2012 Acura ZDX
The Acura ZDX projects the image of a car, a four-door coupe, yet it offers some of the utility of a crossover SUV. Larger than it looks, ZDX seats five.
Based on the Acura MDX midsize sport-utility, the Acura ZDX looks a bit like a four-door coupe, with hidden rear door handles to exaggerate the two-door look. Its design uses pronounced fender flares, a raked windshield, pronounced tumblehome on the side glass (it curves inward toward the top), and a fastback roofline.
The ZDX cabin is richly appointed with hand-stitched leather and special materials used for a bold appearance. ZDX is very comfortable for two, and the front passengers will find plenty of room. Tall rear-seat passengers will find it a little cramped for headroom and legroom, though it's fine for those of average or shorter stature. Also, the long, coupe-like front doors and short rear doors make access to the back seats less convenient. On the other hand, who cares what those back-seat people think? They're not making the car payments, right? It's the folks up front who matter here.
Underway, ZDX glides along with a plush, well-controlled ride, and the creamy propulsion provided by its sophisticated drivetrain. The ZDX is powered by a 300-horsepower 3.7-liter V6 hooked to a 6-speed automatic with manual override control (via steering-wheel buttons). Throttle response is immediate and authoritative, and the gearshifts are smooth and positive. Noise levels are low while cruising, the climate-control system effective and the entertainment systems bright and clear. Fuel economy is an EPA-estimated 16/23 mpg City/Highway.
In normal driving, the ZDX steers keenly and stays on line with an intuitive accuracy, responding with moves that belie its considerable size and heft. Pick up the pace, and the ZDX steers accurately and hangs on well in fast turns, benefitting from Acura's SH-AWD intelligent all-wheel-drive system. Only when pressing hard in the convoluted confines of a canyon road does the big Acura begin to remind its driver that it's a close relative of the big MDX. Narrow roads quickly emphasize the car's width, and we were hard-pressed to avoid the Botts dots from drumming through the suspension as we put wheels over the line. The ZDX does better in the twisties when ordered with the integrated dynamics system that is part of the Advance Package. But the ZDX is more about luxury than sporty handling, its priorities highlighted by slightly numb steering and unhurried transmission response.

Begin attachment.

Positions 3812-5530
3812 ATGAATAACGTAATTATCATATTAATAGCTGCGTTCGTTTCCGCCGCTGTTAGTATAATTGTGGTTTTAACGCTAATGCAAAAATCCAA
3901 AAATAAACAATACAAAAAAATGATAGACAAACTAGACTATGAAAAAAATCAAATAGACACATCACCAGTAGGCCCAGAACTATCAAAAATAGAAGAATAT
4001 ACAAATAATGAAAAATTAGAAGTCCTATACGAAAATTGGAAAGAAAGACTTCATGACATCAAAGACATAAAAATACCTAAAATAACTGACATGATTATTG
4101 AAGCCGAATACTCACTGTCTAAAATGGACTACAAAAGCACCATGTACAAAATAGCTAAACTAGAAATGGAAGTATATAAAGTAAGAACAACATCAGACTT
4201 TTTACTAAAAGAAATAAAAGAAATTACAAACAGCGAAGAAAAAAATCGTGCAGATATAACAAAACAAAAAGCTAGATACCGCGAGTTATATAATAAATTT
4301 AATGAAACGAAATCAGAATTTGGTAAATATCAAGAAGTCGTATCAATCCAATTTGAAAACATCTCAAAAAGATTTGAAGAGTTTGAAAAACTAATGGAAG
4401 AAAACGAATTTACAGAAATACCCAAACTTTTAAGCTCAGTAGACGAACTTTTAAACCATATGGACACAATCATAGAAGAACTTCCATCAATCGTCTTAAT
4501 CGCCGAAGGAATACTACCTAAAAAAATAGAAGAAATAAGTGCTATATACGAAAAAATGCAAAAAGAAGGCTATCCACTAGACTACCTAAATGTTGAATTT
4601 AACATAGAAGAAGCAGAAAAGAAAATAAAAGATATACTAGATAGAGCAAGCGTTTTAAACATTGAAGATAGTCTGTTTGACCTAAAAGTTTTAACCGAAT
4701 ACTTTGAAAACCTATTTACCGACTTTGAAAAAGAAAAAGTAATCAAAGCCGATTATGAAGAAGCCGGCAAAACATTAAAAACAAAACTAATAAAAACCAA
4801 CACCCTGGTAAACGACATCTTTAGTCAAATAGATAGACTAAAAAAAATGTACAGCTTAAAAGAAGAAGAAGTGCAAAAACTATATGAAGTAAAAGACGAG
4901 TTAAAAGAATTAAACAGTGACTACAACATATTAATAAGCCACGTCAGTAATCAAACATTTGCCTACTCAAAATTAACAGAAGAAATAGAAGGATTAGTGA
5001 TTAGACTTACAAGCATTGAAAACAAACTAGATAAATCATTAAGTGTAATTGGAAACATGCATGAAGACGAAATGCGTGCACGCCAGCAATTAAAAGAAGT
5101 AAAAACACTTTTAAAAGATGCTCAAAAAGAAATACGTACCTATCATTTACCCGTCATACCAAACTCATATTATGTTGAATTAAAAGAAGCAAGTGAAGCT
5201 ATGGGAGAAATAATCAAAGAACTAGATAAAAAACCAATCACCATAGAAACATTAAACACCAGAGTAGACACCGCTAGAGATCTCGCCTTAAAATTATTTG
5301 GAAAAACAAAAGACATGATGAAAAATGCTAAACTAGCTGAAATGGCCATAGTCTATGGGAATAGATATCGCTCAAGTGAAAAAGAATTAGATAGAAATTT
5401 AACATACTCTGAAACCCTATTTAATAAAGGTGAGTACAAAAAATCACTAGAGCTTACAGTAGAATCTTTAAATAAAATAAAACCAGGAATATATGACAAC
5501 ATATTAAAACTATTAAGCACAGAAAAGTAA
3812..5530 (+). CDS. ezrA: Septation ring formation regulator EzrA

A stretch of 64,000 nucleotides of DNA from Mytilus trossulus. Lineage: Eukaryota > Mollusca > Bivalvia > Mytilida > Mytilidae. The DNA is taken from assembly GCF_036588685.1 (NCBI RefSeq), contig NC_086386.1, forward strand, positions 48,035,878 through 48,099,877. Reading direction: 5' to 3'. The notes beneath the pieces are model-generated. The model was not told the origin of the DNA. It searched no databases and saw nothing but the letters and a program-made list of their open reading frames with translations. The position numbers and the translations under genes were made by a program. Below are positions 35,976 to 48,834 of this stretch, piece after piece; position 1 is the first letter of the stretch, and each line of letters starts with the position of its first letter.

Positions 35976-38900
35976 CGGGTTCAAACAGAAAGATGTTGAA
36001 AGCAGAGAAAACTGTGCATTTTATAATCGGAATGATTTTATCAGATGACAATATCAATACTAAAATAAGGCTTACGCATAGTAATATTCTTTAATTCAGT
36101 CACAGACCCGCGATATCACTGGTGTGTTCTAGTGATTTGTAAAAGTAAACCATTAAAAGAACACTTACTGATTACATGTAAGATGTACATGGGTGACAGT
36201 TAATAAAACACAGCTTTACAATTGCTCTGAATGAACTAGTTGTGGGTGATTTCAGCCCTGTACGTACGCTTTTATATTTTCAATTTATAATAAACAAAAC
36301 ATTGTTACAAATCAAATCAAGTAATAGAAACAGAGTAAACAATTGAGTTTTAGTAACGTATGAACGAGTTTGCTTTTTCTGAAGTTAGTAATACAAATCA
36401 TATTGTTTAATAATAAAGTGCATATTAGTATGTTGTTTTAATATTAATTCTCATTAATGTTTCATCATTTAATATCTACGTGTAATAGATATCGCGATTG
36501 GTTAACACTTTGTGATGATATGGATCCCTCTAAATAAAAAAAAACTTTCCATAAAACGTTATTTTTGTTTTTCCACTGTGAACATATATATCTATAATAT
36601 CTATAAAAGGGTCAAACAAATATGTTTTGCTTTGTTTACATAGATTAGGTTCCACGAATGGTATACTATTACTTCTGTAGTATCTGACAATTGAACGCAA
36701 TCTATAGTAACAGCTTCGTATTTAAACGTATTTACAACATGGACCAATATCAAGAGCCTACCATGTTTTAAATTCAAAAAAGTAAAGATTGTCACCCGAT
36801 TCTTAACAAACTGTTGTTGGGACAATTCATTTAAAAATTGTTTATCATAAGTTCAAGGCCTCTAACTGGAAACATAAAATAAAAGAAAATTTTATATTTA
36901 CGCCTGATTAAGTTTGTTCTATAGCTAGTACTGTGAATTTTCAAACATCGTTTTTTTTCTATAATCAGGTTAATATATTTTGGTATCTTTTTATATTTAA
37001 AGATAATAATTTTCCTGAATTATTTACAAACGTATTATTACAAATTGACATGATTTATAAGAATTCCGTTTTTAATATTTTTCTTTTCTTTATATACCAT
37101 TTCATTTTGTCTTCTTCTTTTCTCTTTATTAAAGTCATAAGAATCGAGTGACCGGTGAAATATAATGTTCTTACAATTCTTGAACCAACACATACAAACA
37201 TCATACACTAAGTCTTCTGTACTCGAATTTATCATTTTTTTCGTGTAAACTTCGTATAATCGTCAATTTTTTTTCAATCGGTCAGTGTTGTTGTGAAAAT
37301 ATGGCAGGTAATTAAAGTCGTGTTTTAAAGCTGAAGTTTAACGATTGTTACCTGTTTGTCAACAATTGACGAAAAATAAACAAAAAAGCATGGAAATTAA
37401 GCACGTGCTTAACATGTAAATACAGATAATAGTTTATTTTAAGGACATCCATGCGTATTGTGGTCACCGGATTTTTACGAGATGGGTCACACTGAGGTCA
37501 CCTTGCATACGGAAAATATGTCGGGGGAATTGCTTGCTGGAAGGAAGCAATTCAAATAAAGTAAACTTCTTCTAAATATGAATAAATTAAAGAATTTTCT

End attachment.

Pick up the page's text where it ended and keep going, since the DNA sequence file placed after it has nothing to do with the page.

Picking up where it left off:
ZDX is stylish and luxurious yet practical. ZDX offers nearly 56 cubic feet of cargo space when the rear seats are folded. A hatch-like rear door provides easy access to the cargo area, and the liftover height is low, making loading and unloading cargo easier.
Launched as a 2010 model, Acura ZDX is unchanged for the 2012 model year.
Model LineupAcura ZDX ($46,020); Technology Package ($50,520); Advance Package ($56,570)
Designed in keeping with Acura's Keen Edge theme, the ZDX flaunts dramatic planes and contours. To get the aggressive haunches that distinguish this crossover, Acura produced a rear quarter panel that required extraordinary stamping procedures. With the deepest draw of any panel the company has ever produced, great care had to be taken with die design to avoid wrinkling or tearing of the metal skin.
A long panoramic glass roof features an integrated power moonroof. Dual powered sunshades provide shelter from the sun. Wide wheel arches, pronounced shoulders and angular creases provide surface tension to dispel any suggestion of the usual two-box SUV look. Xenon high-intensity discharge headlights are mounted inside asymmetrical housings up front, and there's a stylistic continuation of Acura's chevron grille motif in the lower-bumper apertures.
At the rear, the designers again used distinct panel shapes, tail light outlines and integrated exhaust outlets to embellish the silhouette. A lower glass panel in the rear hatch helps improve rear visibility.
The Acura ZDX features a luxurious cabin with rich-looking hand-stitched leather on the dashboard, door panels and center console that has been executed with great care. The hides themselves are what's known as full grain. Many leather finishes are buffed surfaces, necessary to remove flaws. These are carefully selected, unscarred hides from Hungary and China.